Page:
WHOSE HANDS ARE THESE? by Miranda Paul
CHILDREN'S AND TEEN
Released: Feb. 1, 2016

"A great addition to libraries' and teacher's shelves for units on community helpers. (author's note) (Informational picture book. 3-7)"
Rhyming verses and illustrations of hands working give readers the opportunity to guess what community jobs people do. Read full book review >
SURF'S UP by Kwame Alexander
CHILDREN'S AND TEEN
Released: Feb. 1, 2016

"A warmhearted tribute to reading. (Picture book. 4-7)"
A sunny day near the ocean means different kinds of excitement for frog friends Bro and Dude. Read full book review >

WHEN YOU GIVE AN IMP A PENNY by Henry Herz
CHILDREN'S AND TEEN
Released: Feb. 1, 2016

"It might be fun once, but Numeroff really holds a corner on this particular market. (Picture book. 5-7)"
If you give an imp a penny, he'll ask for a glass of milk—er, a "coin bag" to go with it. Read full book review >
TIMO'S GARDEN by Victoria Allenby
CHILDREN'S AND TEEN
Released: Feb. 1, 2016

"A fine title for growing readers. (Early reader. 7-9)"
Timo the rabbit is eager to make his garden "great." Read full book review >
DR. SEUSS by Kate Klimo
CHILDREN'S AND TEEN
Released: Jan. 26, 2016

"Not essential but a handsome tribute. (Early reader/biography. 5-7)"
For children who can read And To Think That I Saw It on Mulberry Street without help, an account of its creator's life and career.Read full book review >

KNIT-KNOTTERS by Sam Hay
by Sam Hay, illustrated by Turine Tran
CHILDREN'S AND TEEN
Released: Jan. 26, 2016

"This slim chapter book has an even slimmer foundation. (Fantasy. 6-8)"
Stella encounters the night sprites, mischievous nocturnal beings that steal socks, hide the caps of markers, and knit children's hair into knots, among other mild wickednesses, in this series opener. Read full book review >
APOLLO by George O'Connor
CHILDREN'S AND TEEN
Released: Jan. 26, 2016

"Apollo's darker tendencies overshadow his divine radiance here but, as usual, make better tales. (Olympian family tree) (Graphic mythology. 8-14)"
O'Connor makes out his latest Olympian as a tragic hero "who has had many loves, but whose loves seldom prosper." To say the least. Read full book review >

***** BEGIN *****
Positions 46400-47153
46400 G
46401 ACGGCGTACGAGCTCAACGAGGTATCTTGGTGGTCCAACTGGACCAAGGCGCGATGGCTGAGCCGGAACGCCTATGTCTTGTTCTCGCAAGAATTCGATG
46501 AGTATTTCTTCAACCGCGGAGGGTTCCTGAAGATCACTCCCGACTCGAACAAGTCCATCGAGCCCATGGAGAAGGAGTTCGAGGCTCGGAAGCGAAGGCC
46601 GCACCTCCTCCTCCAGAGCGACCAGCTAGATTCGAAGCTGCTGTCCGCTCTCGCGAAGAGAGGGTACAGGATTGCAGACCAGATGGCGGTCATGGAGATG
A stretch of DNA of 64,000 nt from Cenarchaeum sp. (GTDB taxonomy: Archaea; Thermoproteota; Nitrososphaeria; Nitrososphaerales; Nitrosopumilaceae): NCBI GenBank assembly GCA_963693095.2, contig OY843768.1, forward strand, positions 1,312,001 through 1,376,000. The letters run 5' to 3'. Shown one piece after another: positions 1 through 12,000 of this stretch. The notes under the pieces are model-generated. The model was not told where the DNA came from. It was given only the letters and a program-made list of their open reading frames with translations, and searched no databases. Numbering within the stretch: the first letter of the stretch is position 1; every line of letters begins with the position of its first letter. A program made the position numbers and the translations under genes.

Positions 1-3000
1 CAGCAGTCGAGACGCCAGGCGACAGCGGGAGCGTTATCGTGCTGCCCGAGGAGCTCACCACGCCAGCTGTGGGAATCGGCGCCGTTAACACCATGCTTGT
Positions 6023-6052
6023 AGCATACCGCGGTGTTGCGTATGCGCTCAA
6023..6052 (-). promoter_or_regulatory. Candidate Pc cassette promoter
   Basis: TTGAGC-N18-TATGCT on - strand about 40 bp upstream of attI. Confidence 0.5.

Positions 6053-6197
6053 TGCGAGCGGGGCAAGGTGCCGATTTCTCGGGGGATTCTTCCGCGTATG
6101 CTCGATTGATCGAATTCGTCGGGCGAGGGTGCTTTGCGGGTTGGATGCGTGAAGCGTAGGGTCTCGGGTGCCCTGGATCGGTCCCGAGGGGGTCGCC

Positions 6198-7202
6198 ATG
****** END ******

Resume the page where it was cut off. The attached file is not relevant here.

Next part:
THE ONLY GIRL IN SCHOOL by Natalie Standiford
CHILDREN'S AND TEEN
Released: Jan. 26, 2016

"An engaging first-person voice and convincing characters make this epistolary novel of friendship and girl power a success. (Fiction. 8-12)"
Claire, the only girl in her small Maryland island school, recounts her fifth-grade year in a series of humorous yet poignant letters to her best friend who moved away. Read full book review >
COMICS SQUAD #2 by Jennifer L. Holm
CHILDREN'S AND TEEN
Released: Jan. 26, 2016

"One rotten apple aside, a second helping of tasty treats. (Graphic anthology. 7-12)"
The Comics Squad moves from Recess! (2014) to an even more popular theme with a fresh set of minicomics created by a (mostly) fresh slate of artists.Read full book review >
A FRIEND FOR BO by Elisabeth Zuniga
CHILDREN'S AND TEEN
Released: Jan. 26, 2016

"Charming and sweet. (Picture book. 3-7)"
A lonely little rabbit desperately chooses a very unusual friend. Read full book review >
CLEO EDISON OLIVER, PLAYGROUND MILLIONAIRE by Sundee T. Frazier
CHILDREN'S AND TEEN
Released: Jan. 26, 2016

"A funny, compassionate tale. (Fiction. 8-12)"
Future entrepreneur Cleo, unlike most fifth-graders, has her career path laid out; a new school assignment gives her the opportunity to jump-start her plans. Read full book review >
SOME KIND OF COURAGE by Dan Gemeinhart
CHILDREN'S AND TEEN
Released: Jan. 26, 2016

"Poignant and real. (Historical fiction. 8-12)"
Twelve-year-old Joseph Johnson searches the Northwest frontier for his missing horse and a new family. Read full book review >
Kirkus Interview
Michael Eric Dyson
February 2, 2016

In Michael Eric Dyson’s rich and nuanced book new book, The Black Presidency: Barack Obama and the Politics of Race in America, Dyson writes with passion and understanding about Barack Obama’s “sad and disappointing” performance regarding race and black concerns in his two terms in office. While race has defined his tenure, Obama has been “reluctant to take charge” and speak out candidly about the nation’s racial woes, determined to remain “not a black leader but a leader who is black.” Dyson cogently examines Obama’s speeches and statements on race, from his first presidential campaign through recent events—e.g., the Ferguson riots and the eulogy for the Rev. Clementa Pinckney in Charleston—noting that the president is careful not to raise the ire of whites and often chastises blacks for their moral failings. At his best, he spoke with “special urgency for black Americans” during the Ferguson crisis and was “at his blackest,” breaking free of constraints, in his “Amazing Grace” Charleston eulogy. Dyson writes here as a realistic, sometimes-angry supporter of the president. View video >